On Monday, Oct. 22, a tropical wave formed in the western Caribbean. It received little or no notice from Space Coast residents who were busy with football, soccer, and Oktoberfest. And it still didn’t when it became a tropical depression, quickly strengthened, and was upgraded to a tropical storm just six hours later. It was the 18th named storm and the 10th hurricane of the 2012 season.
Sandy moved slowly northward, gradually strengthened and on Wed., Oct. 24, the storm was upgraded to a hurricane, shortly before making landfall in Jamaica. Upon moving farther north, Sandy re-entered water and made its second landfall in Cuba during the early morning of Oct. 25, as a Category 2 hurricane. And everyone assumed it would go into the Gulf or float off to the east. That night it weakened to a Category 1 and then to a tropical storm. Fizzling out was surely imminent.
Thursday, Oct. 25, started out picture-perfect with cloudless blue skies and bright sunshine. The waves were high, and lifeguards listed the waves as 4-6′ and choppy. They also posted warnings about strong currents which didn’t stop local surfers from taking advantage of the waves. But conditions deteriorated and by late afternoon lifeguards had two red flags up to warn swimmers to stay out of the water. They also slipped their jackets and hoodies on. Tropical storm Sandy was knocking on the Space Coast’s door. And locals sighed because this meant their plans for the weekend might be rained out. They never suspected that the strong breezes were the northern fringes of that pesky system somewhere near the Bahamas, nor did they realize what that system would eventually develop into. The waves were welcomed by the surfers and people still walked on the beach. The attached video demonstrates the casual attitude many coastal residents have about storms that pass by but don’t directly hit the shore. The cruise ship in the distance leads us to conclude that current conditions aside, things can’t be that bad if a cruise ship heads out to sea carrying thousands of passengers.
Thursday night, the causeways were challenging as winds were gaining strength, the Banana River had white caps and the ocean was rough. No-one was in the water. The National Hurricane Center was predicting that Sandy would brush the coast of Florida but no-one equated the current conditions with a storm that was 342 miles to the south.
Brevard has, over the course of time, experienced numerous ‘ brushes ‘ by storms and most residents take that prediction with a grain of salt. More often than not, a brush is equated with breezy conditions and larger than normal swells. Therefore, it came as a complete surprise when the announcement was made that schools would be closed the following day, Friday, Oct. 26.
That decision turned out to be a wise one because less than 12 hours later, Space Coast wave-watchers experienced a brush unlike one they’d ever seen before. By 8 p.m. Friday, Sandy was a categogy 1 hurricane and was 200 miles southeast of Cape Canaveral. Forecasters agreed that she would brush our coast and continue up the Eastern Seaboard where she would combine with two other weather systems, resulting in an unprecedented weather event, which the media called ” The Perfect Storm ” or ‘ Frankenstorm ‘ because of it’s close proximity to Halloween. Sandy finally had Brevard’s attention and most residents agreed that escaping with a mere brush was a lucky break.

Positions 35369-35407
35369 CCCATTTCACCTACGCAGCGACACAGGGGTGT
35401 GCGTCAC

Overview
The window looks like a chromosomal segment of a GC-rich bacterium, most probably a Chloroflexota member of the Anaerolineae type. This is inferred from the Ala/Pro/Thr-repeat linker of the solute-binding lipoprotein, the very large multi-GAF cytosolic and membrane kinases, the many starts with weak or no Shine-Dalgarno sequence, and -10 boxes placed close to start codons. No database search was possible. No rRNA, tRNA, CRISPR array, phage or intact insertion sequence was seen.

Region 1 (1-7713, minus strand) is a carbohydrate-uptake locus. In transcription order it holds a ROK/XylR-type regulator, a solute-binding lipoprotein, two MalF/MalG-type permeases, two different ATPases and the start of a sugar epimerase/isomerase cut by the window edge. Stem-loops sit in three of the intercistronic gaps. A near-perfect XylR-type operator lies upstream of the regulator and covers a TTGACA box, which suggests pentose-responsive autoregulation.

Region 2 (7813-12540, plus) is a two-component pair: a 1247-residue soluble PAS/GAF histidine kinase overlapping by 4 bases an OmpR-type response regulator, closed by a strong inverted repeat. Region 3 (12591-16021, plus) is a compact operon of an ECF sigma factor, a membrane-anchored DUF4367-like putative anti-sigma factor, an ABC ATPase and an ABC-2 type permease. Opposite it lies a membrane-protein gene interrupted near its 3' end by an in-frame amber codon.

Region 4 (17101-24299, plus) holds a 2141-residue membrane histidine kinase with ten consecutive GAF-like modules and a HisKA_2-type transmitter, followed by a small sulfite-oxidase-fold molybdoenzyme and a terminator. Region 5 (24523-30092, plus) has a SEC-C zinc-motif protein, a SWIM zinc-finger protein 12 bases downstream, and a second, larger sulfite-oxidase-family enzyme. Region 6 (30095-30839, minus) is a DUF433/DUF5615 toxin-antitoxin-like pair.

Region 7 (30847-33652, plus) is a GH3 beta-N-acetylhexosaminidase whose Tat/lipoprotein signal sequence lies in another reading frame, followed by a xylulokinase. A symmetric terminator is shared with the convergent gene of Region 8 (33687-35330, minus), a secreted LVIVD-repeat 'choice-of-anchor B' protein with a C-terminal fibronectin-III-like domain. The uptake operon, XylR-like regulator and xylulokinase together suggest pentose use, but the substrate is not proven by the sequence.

More than just a brush
Whipping winds, fallen power lines and 8,500 Florida Power and Light customers without electricity taught many Space Coast residents a different meaning of ‘brushing the coast’. Late Friday afternoon, all along A1A, beach parking lots were barricaded and signs ” Beach closed “. signs were everywhere. At the one location where there were no signs, by Patrick Air Force Base Officer’s Club, several brave souls stood atop the dunes to watch Mother Nature assert her authority.
On the inland side of the dune, at the bottom of a large hill, foam lined the path up the hill. At the crest the dune simply stopped. There was no other side; it had disappeared. Wave after wave ripped at the roots of the vegetation struggling valiantly to hold on. Sand blew so hard that the only way to see was by squinting. This writer stayed long enough to talk to several groups of wave-watchers, most of whom only stayed for a few minutes before they left and were replaced by others. Young and old alike agreed that the conditions were unlike any ‘brush’ they’d ever experienced before. Native Floridians were duly impressed. The sea was a washing machine set on heavy duty yet in the sky directly behind us, the sun was peeking through the clouds. When a band of heavy rain poured forth from the dark swirling clouds, wave-watchers were reluctant to leave even though everyone said their skin burned from the rain and sand.
The term brush gains respect
By Friday evening the National Hurricane Center reported waves 60 miles offshore were 25-30 ft high. Florida Today later reported “Strong wind gusts — including blasts of 55 mph at Patrick Air Force Base and Melbourne International Airport — prompted Holmes Regional Medical Center to ground its rescue helicopter. ” The few cars that headed east over the causeway went single file in the center of two lanes and struggled to stay in the center. Several feet of beach sand had washed out to sea before Sandy was even parallel to the shore. It felt more like a direct hit of a tropical storm hit than a brush with one.
Without a doubt, Hurricane Sandy will go down in the record books. And residents of the Space Coast will just as certainly re-think their casual view of a storm ‘brushing’ their shores. This brush was a costly one: erosion from Sandy is estimated to cost the county $25 million dollars.